Project cost for Mumbai Trans Harbour Link doubles, toll for passenger cars won’t change

By: | Published: September 27, 2016 6:32 AM

The project cost for the Mumbai Trans Harbour Link (MTHL) has doubled over the past four years, but the toll for passenger cars (one-way) is expected to remain at the same level proposed in 2012 — R175-220.

The project cost for the Mumbai Trans Harbour Link (MTHL) has doubled over the past four years, but the toll for passenger cars (one-way) is expected to remain at the same level proposed in 2012 — R175-220.

In 2012, the project cost was estimated at over R9,360 crore; today that number has been reworked to R17,500 crore, an official spokesperson for Mumbai Metropolitan Region Development Authority (MMRDA) said. The toll proposed for commercial vehicles in 2012 was R800 — one-way.

The six-lane Mumbai Trans-Harbour Link (MTHL), which was first conceived in 2004, has seen the project cost escalate from about R4,500 crore in 2005 to R9,360 crore in 2013.

Earlier the project was to be built under the build, operate, transfer (BOT) model which meant the developer of the project would provide the finance, procured at high interest rates. Currently, even with a soft loan (an interest rate of roughly 1-1.4%), MMRDA still needs to repay JICA, and according to a senior MMRDA official, it plans to levy a toll on commuters for using the bridge.

However, the official said the rates would not be higher than what was first proposed in 2012.

“The reason that the cost escalation isn’t a big problem is that since the entire project model has changed, the loan is now offered to us at an interest rate of just about 1%, in line with the general interest rate that Japan International Cooperation Agency (JICA) has indicated for all projects in India. Therefore, we do not need to charge higher toll rates compared to what was first proposed under the BOT model,” the official said.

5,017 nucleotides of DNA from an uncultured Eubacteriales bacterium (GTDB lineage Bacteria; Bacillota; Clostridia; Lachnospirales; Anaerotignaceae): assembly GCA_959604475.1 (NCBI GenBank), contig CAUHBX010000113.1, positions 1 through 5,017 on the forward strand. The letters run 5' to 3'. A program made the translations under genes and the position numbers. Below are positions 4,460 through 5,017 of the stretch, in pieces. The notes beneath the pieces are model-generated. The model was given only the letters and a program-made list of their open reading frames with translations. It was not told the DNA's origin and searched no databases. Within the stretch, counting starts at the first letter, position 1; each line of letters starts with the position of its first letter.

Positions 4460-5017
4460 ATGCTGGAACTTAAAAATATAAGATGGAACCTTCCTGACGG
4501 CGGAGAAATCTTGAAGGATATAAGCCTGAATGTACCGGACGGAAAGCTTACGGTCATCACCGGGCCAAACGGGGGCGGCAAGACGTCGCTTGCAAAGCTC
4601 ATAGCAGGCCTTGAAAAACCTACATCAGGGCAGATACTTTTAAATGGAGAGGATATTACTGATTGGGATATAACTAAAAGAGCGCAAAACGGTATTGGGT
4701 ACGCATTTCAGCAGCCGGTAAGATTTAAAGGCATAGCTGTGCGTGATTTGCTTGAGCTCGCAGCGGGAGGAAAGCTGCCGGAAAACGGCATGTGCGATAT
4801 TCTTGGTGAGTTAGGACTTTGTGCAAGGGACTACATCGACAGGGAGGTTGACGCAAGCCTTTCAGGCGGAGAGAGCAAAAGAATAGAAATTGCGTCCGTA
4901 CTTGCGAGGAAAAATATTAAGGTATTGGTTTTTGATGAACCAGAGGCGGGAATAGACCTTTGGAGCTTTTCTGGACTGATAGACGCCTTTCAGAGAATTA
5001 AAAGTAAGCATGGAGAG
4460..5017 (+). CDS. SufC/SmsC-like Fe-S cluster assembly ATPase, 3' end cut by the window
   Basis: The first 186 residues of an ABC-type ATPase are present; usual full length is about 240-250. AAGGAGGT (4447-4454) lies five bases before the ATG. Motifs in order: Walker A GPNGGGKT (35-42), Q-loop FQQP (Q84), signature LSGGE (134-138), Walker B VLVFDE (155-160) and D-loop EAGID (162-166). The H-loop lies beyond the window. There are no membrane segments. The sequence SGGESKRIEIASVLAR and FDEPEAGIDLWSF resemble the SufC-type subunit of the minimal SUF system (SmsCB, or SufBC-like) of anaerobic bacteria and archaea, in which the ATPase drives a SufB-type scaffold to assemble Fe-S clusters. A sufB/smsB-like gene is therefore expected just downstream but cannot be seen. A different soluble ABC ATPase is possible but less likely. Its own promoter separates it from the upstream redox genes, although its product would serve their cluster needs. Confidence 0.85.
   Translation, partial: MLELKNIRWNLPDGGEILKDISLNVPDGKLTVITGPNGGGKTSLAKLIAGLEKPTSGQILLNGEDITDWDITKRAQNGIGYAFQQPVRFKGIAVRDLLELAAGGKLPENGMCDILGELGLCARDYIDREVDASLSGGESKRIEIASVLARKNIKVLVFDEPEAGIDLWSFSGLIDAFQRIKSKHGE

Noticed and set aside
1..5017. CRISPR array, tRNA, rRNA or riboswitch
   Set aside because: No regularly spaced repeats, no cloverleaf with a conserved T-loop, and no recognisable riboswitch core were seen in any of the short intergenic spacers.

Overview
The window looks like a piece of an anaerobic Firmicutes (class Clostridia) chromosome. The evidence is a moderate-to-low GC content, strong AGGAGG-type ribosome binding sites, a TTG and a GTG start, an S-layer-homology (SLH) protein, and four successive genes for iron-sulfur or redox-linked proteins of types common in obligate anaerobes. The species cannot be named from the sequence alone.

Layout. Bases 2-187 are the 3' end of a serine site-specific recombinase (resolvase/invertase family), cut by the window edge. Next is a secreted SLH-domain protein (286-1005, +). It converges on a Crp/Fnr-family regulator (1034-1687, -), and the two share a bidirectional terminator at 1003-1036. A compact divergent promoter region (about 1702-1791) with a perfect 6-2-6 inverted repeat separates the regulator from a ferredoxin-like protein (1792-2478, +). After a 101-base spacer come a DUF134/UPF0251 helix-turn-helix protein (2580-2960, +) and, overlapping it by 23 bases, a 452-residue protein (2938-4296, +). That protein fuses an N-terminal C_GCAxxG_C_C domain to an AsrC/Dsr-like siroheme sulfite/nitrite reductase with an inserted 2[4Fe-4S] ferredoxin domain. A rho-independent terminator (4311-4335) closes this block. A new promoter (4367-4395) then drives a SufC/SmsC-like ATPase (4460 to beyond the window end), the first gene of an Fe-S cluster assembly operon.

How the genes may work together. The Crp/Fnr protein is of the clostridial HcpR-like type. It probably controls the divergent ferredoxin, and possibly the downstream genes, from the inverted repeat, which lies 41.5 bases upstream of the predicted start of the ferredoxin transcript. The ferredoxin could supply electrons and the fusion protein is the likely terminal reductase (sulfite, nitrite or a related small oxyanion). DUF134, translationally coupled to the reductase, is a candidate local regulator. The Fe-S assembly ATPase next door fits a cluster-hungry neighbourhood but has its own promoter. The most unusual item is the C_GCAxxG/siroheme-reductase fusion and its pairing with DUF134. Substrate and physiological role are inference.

However, Alok Deora of IIFL Research believes the additional rise in costs will have to be recovered from commuters. “The toll period which has been proposed at 30 years — and is one of the longest toll recovery periods we have seen till now — could be increased further to recover part of the additional construction costs,” he said. However, with toll charges also being a political issue in Maharashtra, Deora said he does not expect toll rates to be higher than what has already been proposed.

The escalation to the current level is in large part due to the changes proposed in the design by the financier, to include two rescue lanes on either side, to be used only in times for emergency for evacuation. Also, a section of the project is now envisaged to be built using steel instead of concrete, as was proposed earlier.

In 2012, five bidders were shortlisted based on pre-qualification criteria,but none of them bid for the project. The tender had to be scrapped. Feasibility of the project was then cited as one of the concerns since the estimate of 62,000 cars a day was built on the premise and promise of the Navi Mumbai Airport which itself was a question mark.

The shortlisted developers were concerned that 15-20% of the traffic would be impacted if the Navi Mumbai airport was delayed. The MMRDA, therefore, added a provision for a shortfall loan from the central government if the traffic would be 20% below estimates. The project still failed to take off and had to be converted into a cash contract or engineering, procurement and construction (EPC) mode.

It has now witnessed massive interest by developers with 26 bidders having submitted their requests for qualification. The large quantum of loan by JICA (85% of the project cost) has further added to their comfort.

All eyes are now on further developments. The bids for the project are likely to be evaluated by November and construction work — which has been divided into three packages — is expected to begin by December.

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